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Confronted parents about childhood

Discussion in 'Support Subforum' started by Hopeful_Alexandra, May 9, 2016.

  1. Hopeful_Alexandra

    Hopeful_Alexandra New Member

    Hi everyone!
    I haven't posted in awhile but I have had a very tumultuous few days and I thought it would be good to get my feelings down. I am nearing the end of Schubiner's workbook (for the first time- I improved about 70% just by reading his and other books, but I decided to go "all the way.")

    At the end of the book, he describes how for some people with lingering symptoms/pain, they actually need to have those very difficult conversations that they would much rather avoid. I wasn't sure if I fell in this category as I expressed a lot of the anger I felt towards my parents in the earlier part of the workbook (not to them directly), but I definitely felt that, at times, my relationship with my parents has been strained because I have not been honest with them about a lot of the anger and sadness I have been carrying as a holdover from a difficult childhood (depressed mother who couldn't give me the emotional support I needed).

    This weekend when visiting with my mom I brought up that I was hesitant about having children because of the family history of postpartum and kind of went from there. After we talked a little bit about it I felt good- like a burden had been lifted. She apparently had no idea how her depression affected me. What happened later was not so good- dad, mom, and I were together and he told me that he was equally to blame, if not more, as he was not a good husband and caused a lot of issues in their marriage. And for some reason that made me feel worse- like now I have a whole new reservoir of hurt and anger brewing.

    Maybe it was a mistake to talk about it with them- I don't know. But at least I am no longer repressing it, I guess! Today has been a horrible day and I hope I start to feel better soon.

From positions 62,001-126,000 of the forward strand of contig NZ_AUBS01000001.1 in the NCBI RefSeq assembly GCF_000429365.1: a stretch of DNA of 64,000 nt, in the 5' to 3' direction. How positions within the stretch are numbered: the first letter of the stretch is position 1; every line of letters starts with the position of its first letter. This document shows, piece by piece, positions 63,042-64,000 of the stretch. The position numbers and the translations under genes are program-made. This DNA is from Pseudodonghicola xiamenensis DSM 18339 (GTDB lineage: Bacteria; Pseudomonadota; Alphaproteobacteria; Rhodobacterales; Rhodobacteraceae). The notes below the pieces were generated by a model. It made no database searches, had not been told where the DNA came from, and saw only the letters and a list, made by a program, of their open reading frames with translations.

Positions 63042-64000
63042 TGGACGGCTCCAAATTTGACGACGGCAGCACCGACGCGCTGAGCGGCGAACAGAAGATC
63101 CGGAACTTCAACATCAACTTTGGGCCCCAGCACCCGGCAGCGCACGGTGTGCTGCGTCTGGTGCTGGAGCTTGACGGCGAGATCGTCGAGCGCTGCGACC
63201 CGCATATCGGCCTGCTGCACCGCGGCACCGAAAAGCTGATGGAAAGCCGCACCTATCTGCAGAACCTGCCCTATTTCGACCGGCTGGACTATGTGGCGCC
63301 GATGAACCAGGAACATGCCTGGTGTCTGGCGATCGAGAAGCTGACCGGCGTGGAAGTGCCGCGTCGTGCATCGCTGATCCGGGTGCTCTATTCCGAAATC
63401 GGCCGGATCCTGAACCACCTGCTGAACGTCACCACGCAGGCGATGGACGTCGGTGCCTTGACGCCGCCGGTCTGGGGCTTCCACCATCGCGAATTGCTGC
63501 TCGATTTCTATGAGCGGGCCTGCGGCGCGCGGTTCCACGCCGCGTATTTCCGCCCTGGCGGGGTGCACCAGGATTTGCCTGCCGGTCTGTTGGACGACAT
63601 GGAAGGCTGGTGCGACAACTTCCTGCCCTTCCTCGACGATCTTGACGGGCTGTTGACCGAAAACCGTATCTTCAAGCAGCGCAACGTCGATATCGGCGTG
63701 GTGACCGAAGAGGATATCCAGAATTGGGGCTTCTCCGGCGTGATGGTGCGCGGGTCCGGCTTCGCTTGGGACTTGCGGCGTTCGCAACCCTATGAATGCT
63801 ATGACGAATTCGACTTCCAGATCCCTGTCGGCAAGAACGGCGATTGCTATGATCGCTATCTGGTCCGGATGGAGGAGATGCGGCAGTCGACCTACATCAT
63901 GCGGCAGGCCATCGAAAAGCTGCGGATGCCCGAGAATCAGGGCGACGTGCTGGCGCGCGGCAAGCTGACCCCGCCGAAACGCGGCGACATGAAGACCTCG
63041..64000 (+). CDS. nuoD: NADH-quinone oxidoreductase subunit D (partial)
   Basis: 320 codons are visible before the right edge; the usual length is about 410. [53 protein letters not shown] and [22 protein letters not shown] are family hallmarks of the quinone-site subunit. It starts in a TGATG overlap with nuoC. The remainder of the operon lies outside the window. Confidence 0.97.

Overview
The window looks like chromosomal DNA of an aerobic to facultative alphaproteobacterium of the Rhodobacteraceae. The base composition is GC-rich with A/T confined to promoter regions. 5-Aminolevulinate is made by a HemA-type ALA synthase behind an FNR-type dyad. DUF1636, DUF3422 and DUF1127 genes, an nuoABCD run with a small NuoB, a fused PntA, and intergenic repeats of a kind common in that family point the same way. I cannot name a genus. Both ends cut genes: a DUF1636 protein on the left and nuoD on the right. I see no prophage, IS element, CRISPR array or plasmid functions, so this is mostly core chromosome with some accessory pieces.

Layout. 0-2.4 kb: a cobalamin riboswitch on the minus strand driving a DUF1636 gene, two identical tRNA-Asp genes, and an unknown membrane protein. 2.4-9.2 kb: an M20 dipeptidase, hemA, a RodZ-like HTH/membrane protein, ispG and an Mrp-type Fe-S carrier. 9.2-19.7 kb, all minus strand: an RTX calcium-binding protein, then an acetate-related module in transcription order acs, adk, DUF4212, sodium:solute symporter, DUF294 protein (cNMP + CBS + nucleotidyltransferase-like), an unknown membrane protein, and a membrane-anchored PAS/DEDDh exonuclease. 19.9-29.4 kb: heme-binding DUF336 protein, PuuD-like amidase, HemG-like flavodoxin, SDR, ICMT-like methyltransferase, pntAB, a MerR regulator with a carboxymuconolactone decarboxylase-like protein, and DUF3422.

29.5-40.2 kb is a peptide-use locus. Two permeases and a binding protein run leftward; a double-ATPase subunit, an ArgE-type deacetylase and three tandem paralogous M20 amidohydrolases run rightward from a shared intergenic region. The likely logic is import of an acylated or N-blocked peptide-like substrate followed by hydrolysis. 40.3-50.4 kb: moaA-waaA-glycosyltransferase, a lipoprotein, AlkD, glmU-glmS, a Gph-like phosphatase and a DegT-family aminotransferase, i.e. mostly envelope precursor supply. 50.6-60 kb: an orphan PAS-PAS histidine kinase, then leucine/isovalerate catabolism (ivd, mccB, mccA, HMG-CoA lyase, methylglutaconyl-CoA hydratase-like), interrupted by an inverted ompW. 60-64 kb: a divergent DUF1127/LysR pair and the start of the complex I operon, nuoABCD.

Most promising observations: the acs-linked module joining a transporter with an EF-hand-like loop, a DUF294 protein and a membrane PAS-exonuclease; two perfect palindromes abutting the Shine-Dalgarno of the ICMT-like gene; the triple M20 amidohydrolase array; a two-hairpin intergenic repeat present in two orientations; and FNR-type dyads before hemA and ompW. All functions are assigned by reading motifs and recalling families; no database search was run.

Would appreciate any support/comments. Thanks <3
  2. Gigi

    Gigi Well known member

    Sounds like you had a good dialog with your Mom, Alexandra. Good for you for approaching it the way you did.
    Sorry you felt bad after your Dad's comments. It makes me realize that we often don't see the whole situation, but only a piece of it. It also strikes me that it took courage on his part to acknowledge his role.
    Congratulate yourself on opening up such honest communication with your parents. That was a courageous step.
    Tennis Tom likes this.
  3. karinabrown

    karinabrown Well known member

    Hi Alexandra

    Sometimes a post really hits a nerve of somehting that is going on in your own life : yours did for me

    I did something similar a couple of years ago. Must say : i don't know if i would do it again if i look back now.
    the problem is : besides the fact you get "it out of your system"something else will probably come back in return..just like you also mentioned. I did for me too. Of course :being honest can sounds in some way for your parents as criticism and in my case i got the feeling
    they replied in a way that would sugest : maybe i was a bit "oversensitive" in a way like : 'well in everyones
    childhood has"little " stuff..no household is perfect etc etc.
    And at some point it made me doubt because of that: maybe i was too sensitive?
    I even talked to my two sisters and they acted like they did not really understand what i was saying
    Now: my dad had died and my mother is getting old,,i try to think as it as : they did the best they could"
    and knew how : they had their own issues growing up" That is all you really can do with that.
    But i also try to give some space" to myself..maybe they would not agree " with how i feel about these things (the same with my sisters) but i was affecting by certain things and must come to peace with that. So if they accept it, recognize it or not : these are real feelings for me.
    And i start to think also that it made me how i am : fearfull and worried a lot..so it had absolute effect on how
    i am today.